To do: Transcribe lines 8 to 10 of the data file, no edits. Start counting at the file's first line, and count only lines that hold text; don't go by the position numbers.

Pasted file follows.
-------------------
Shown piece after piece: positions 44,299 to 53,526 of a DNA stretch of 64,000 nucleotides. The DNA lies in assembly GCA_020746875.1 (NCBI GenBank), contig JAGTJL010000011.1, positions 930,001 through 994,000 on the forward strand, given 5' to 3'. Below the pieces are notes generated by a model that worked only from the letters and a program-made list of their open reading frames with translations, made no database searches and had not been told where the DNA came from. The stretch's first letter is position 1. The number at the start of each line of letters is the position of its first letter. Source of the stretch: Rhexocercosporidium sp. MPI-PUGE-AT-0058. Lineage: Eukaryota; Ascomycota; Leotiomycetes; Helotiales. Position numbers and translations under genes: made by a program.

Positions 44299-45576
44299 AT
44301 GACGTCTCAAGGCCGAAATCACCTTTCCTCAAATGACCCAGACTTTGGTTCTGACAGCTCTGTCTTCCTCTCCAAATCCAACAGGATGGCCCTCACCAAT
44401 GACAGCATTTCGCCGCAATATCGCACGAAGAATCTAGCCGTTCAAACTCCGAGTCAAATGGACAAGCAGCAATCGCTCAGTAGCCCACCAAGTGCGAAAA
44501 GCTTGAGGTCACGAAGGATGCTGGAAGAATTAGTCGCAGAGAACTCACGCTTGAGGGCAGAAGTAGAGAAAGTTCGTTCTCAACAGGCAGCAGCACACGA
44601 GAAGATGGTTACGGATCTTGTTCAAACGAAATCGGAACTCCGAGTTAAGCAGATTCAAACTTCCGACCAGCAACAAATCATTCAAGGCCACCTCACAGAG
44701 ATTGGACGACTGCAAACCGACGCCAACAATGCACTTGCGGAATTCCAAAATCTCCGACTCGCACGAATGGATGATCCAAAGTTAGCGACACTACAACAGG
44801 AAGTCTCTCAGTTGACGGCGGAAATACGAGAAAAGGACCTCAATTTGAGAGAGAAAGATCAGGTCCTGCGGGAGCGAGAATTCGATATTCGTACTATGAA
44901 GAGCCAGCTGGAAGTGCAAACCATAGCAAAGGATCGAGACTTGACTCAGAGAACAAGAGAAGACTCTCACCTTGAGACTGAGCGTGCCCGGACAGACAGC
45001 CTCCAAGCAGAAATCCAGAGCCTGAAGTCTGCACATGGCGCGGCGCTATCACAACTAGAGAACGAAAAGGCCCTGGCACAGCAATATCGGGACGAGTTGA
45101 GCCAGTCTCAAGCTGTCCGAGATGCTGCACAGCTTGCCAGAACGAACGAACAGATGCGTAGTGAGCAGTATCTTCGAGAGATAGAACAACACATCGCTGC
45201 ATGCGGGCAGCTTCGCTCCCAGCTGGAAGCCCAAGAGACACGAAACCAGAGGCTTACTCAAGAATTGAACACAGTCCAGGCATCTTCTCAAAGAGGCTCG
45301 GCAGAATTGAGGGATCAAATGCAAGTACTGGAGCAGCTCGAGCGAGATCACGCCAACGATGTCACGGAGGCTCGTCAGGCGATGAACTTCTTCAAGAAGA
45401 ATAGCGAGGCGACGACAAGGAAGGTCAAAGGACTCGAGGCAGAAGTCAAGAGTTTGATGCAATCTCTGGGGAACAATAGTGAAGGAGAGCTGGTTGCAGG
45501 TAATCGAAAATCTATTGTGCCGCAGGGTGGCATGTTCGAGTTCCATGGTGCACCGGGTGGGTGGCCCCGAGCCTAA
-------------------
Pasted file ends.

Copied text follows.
44701 ATTGGACGACTGCAAACCGACGCCAACAATGCACTTGCGGAATTCCAAAATCTCCGACTCGCACGAATGGATGATCCAAAGTTAGCGACACTACAACAGG
44801 AAGTCTCTCAGTTGACGGCGGAAATACGAGAAAAGGACCTCAATTTGAGAGAGAAAGATCAGGTCCTGCGGGAGCGAGAATTCGATATTCGTACTATGAA
44901 GAGCCAGCTGGAAGTGCAAACCATAGCAAAGGATCGAGACTTGACTCAGAGAACAAGAGAAGACTCTCACCTTGAGACTGAGCGTGCCCGGACAGACAGC